Despite the fact that gold has fallen over the last two months, there has been a marked increase in demand for physical bullion.

The amount of bullion in gold-backed exchange-traded funds (ETFs) has risen to record levels, and in the month of November the US Mint recorded its best month for sales of gold American Eagle coins since July 2010.

A 1 year (daily) chart of Gold (Click on the chart for a larger version)

A 1 year (daily) chart of Gold (Click on the chart for a larger version)

Chart courtesy of stockcharts.com

Gold began a powerful move up in mid-August and has since been consolidating those gains and building a base for the next move up.

For the most part the action in the silver market has been mirroring that of gold and it too is trapped in a range between around $30 to $35.

We expect both metals to resume their secular uptrend in 2013.

Currencies

US dollar

The US dollar is in a long-term secular decline, however since mid-September the dollar index has been oscillating around the 80 area and no clear short-term trend has emerged. The dollar, as with many other markets, is waiting for a catalyst, and the Fed could be about to provide one. See below.

For more analysis on the US dollar see: Dollar breakdown could fuel Santa Clause rally in US stocks & precious metals.

Japanese Yen

Over the past two months the Japanese Yen has begun to decline versus the US dollar. This is the second time we have seen sustained weakness in the yen this year, and as we have pointed out before, and major trend reversal is long overdue.

A 4 year (daily) chart of the USD/JPY (Click on the chart for a larger version)

A 4 year (daily) chart of the USD/JPY (Click on the chart for a larger version)

Chart courtesy of fxstreet.com

Bonds (Government)

Government bonds are in a multi-decade bull market, and because prices and yields move in opposite directions, interest rates on government debt are in a multi-decade bear market.

As the chart below shows, the interest rate paid on a 10-year US Treasury Note (T-bill) has been falling for the past 20 years. In fact, the bull market in US debt began in the autumn of 1981.

A 20 year (daily) chart of 10 Year US Treasury Note yields (Click on the chart for a larger version)

Chart courtesy of stockcharts.com

Government bonds are in a massive bubble and sooner or later the bubble will burst. When it does the trend in borrowing costs will reverse, and the money that has been flowing into bonds will go in search of a new home.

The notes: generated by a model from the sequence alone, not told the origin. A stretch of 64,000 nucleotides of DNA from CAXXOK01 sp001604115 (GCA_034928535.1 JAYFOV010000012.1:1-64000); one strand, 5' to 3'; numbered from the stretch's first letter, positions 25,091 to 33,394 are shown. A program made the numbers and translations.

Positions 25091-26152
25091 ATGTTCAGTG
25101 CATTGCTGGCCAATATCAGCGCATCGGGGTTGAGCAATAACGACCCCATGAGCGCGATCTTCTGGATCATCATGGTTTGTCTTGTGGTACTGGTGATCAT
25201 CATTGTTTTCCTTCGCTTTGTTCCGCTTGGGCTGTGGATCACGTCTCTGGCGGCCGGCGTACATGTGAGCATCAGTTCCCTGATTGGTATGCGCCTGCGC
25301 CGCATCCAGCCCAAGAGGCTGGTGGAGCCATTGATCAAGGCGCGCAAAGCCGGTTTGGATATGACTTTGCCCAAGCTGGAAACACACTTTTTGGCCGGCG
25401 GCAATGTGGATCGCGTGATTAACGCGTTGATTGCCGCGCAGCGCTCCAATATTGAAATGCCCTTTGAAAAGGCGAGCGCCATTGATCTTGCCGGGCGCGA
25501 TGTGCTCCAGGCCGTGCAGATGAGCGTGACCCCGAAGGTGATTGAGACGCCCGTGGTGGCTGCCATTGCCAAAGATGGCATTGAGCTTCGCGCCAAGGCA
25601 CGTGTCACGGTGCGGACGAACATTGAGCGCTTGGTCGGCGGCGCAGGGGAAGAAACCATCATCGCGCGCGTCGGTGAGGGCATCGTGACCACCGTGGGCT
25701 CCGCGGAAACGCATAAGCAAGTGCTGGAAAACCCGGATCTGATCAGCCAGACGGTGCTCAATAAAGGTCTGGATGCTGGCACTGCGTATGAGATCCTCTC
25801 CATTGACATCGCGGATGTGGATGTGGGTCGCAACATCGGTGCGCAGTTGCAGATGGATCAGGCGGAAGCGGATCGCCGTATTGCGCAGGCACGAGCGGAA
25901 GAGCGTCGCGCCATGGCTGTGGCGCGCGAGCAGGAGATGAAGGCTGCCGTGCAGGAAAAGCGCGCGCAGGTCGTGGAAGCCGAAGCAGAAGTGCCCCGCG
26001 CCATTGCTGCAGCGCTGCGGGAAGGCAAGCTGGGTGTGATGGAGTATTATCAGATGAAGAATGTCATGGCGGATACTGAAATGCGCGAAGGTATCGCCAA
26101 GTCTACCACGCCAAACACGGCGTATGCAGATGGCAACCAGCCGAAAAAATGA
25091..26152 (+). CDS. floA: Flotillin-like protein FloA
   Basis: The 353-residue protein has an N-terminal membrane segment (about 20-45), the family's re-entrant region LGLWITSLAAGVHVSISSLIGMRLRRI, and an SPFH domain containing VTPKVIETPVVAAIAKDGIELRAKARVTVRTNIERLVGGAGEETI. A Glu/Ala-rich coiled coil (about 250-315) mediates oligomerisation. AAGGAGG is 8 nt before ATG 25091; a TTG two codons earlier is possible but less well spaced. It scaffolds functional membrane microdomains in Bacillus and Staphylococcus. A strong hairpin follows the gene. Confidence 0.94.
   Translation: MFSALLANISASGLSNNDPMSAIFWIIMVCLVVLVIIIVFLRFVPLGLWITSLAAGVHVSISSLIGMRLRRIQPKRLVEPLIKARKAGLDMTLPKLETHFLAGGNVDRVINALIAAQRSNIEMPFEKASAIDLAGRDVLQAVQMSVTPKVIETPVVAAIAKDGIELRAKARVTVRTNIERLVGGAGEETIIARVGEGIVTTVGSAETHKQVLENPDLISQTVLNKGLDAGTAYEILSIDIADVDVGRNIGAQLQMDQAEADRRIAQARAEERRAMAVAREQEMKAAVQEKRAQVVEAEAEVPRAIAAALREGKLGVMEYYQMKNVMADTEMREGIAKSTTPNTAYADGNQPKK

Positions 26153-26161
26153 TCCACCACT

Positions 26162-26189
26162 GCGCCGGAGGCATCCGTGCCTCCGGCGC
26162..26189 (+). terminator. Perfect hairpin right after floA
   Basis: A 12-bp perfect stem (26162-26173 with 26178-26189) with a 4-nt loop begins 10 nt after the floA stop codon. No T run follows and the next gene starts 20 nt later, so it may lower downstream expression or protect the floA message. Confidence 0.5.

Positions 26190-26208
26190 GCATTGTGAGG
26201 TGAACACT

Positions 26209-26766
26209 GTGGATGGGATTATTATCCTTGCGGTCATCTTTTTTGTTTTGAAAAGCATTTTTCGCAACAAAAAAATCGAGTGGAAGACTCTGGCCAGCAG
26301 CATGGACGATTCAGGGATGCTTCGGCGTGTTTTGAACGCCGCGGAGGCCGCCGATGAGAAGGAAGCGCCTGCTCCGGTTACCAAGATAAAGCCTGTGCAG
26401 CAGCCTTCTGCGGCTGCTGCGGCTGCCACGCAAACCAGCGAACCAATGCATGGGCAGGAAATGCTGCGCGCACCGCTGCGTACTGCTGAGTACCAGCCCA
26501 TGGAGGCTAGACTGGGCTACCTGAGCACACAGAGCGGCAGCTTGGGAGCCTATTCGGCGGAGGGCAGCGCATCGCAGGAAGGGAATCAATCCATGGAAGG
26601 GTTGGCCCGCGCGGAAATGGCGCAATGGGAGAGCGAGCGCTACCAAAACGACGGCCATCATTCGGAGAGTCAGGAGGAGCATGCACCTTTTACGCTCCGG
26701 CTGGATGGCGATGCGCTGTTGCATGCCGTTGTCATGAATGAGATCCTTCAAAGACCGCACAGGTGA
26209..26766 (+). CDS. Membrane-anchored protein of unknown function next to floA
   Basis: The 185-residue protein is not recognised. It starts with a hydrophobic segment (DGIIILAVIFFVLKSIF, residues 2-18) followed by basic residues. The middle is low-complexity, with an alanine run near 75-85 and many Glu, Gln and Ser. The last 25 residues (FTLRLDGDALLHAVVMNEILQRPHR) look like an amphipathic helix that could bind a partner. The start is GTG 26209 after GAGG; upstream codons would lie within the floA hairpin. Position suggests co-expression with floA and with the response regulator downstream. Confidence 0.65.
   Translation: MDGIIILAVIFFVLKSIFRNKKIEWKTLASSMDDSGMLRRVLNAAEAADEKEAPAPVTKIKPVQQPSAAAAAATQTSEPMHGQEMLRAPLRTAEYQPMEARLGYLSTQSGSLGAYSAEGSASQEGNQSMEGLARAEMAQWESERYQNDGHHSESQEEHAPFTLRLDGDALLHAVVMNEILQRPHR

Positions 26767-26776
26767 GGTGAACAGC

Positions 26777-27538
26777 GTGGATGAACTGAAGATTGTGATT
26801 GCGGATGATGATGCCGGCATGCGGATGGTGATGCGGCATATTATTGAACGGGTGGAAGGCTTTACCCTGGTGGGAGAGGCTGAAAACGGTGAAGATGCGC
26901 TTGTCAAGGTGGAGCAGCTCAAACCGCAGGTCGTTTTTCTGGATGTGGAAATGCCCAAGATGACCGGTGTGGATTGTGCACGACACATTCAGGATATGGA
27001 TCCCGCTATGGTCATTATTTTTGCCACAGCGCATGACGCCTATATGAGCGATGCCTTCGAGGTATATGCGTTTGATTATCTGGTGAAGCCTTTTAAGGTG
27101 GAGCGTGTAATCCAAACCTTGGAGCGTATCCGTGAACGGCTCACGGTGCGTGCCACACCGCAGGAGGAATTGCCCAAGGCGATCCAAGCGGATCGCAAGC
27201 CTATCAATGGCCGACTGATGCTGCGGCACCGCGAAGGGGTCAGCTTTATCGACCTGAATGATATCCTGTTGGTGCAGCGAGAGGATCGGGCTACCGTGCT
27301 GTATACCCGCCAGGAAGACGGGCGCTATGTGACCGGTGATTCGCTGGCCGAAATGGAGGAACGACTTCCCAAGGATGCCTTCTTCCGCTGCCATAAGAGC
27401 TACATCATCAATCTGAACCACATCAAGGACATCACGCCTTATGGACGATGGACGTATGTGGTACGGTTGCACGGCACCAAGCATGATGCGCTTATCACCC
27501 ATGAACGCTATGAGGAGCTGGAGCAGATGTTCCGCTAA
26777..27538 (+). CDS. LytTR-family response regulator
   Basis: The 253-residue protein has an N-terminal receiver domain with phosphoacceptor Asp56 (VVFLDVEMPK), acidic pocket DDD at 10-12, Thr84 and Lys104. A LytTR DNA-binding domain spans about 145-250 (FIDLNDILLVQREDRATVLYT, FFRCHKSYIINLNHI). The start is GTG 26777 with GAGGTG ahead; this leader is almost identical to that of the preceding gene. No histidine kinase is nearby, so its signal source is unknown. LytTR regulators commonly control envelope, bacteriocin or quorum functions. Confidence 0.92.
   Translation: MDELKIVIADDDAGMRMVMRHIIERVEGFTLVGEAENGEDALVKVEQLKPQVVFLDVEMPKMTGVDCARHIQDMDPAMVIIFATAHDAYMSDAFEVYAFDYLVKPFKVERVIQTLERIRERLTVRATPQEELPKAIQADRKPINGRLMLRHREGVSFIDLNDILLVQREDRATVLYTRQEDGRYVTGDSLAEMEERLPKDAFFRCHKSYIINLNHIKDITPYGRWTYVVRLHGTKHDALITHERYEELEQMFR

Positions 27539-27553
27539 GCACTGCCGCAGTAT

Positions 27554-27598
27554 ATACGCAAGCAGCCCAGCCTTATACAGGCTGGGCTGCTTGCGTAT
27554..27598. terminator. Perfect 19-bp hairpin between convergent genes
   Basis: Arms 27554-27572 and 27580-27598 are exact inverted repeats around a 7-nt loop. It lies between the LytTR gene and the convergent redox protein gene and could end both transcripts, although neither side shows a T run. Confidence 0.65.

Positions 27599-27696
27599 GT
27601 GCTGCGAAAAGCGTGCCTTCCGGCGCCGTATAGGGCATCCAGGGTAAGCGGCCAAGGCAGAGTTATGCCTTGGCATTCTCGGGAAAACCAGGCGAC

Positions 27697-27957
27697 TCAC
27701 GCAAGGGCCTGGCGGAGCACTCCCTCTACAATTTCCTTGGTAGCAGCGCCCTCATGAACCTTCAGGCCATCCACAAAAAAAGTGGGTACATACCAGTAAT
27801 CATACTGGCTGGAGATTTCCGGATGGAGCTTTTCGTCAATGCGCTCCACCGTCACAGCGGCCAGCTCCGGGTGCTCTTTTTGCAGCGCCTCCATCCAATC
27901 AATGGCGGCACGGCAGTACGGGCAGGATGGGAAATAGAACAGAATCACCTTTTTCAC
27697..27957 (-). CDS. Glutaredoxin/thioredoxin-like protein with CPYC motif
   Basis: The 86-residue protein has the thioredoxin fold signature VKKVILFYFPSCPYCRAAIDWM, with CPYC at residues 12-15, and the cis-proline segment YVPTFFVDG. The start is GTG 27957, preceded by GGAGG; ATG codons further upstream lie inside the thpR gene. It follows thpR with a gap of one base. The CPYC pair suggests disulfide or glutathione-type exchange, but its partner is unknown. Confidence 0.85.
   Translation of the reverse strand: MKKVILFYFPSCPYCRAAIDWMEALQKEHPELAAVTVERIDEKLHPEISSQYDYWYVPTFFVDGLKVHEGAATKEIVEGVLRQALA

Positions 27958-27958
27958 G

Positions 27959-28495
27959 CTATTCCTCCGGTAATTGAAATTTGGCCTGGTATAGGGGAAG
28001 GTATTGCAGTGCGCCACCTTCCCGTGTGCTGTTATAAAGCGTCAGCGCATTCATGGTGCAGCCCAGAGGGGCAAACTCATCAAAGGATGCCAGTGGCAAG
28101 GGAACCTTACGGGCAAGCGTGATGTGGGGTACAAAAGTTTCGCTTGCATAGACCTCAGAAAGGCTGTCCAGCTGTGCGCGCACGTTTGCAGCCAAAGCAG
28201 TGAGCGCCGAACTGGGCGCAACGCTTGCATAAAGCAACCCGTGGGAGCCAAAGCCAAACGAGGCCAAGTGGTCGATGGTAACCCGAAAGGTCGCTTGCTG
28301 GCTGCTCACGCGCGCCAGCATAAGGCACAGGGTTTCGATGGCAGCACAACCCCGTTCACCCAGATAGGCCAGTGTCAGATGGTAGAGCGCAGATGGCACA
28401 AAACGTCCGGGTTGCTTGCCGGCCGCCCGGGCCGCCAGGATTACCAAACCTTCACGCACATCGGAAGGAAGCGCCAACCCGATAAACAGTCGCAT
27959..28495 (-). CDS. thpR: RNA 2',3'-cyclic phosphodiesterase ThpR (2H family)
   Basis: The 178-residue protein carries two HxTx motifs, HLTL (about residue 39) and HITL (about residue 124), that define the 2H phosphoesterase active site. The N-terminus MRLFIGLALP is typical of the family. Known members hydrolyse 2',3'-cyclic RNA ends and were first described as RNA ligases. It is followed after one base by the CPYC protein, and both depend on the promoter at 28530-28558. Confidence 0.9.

The bursting of the bubble in government debt is also likely to be the pin that bursts Britain’s property market bubble.

Graphene

Research in to the incredible potential of graphene continues apace. Researchers from Monash University in Australia have managed to grow 3D graphene “towers” that make graphene more elastic. The new 3D material supports 50,000 times its own weight and will spring back into shape after being compressed by up to 80%. The material retains graphene’s conductivity and has a very low density.

Researchers from NASA are also working with graphene, developing nano-sized sensors that could detect atomic traces of oxygen and other elements within the atmosphere.

Some of the companies that could benefit from the continued growth in demand for graphene were profiled on 247bull.com back in July and we will provide an update on their progress soon.

In other news…

Fed to announce more quantitative easing (QE)

At around 12:30 pm EST (5:30pm UTC/GMT) today, the Federal Open Market Committee (FOMC) will release a statement on future Fed policy, which will be followed by a press conference by Fed Chairman Ben Bernanke.

The Federal Reserve is widely expected to announce the open-ended purchase of $45 billion a month in Treasury bonds. This policy action will replace the Fed’s Operation Twist program which is due to come to an end at the end of the year.

The Fed (together with other central banks around the world), will continue to pursue aggressive monetary policy with the aim of pumping liquidity into the global economy, providing a lifeline to banks, and trying to prevent a deflationary depression. For more on this, read the article: The outcome will be inflation & investors need to prepare for it.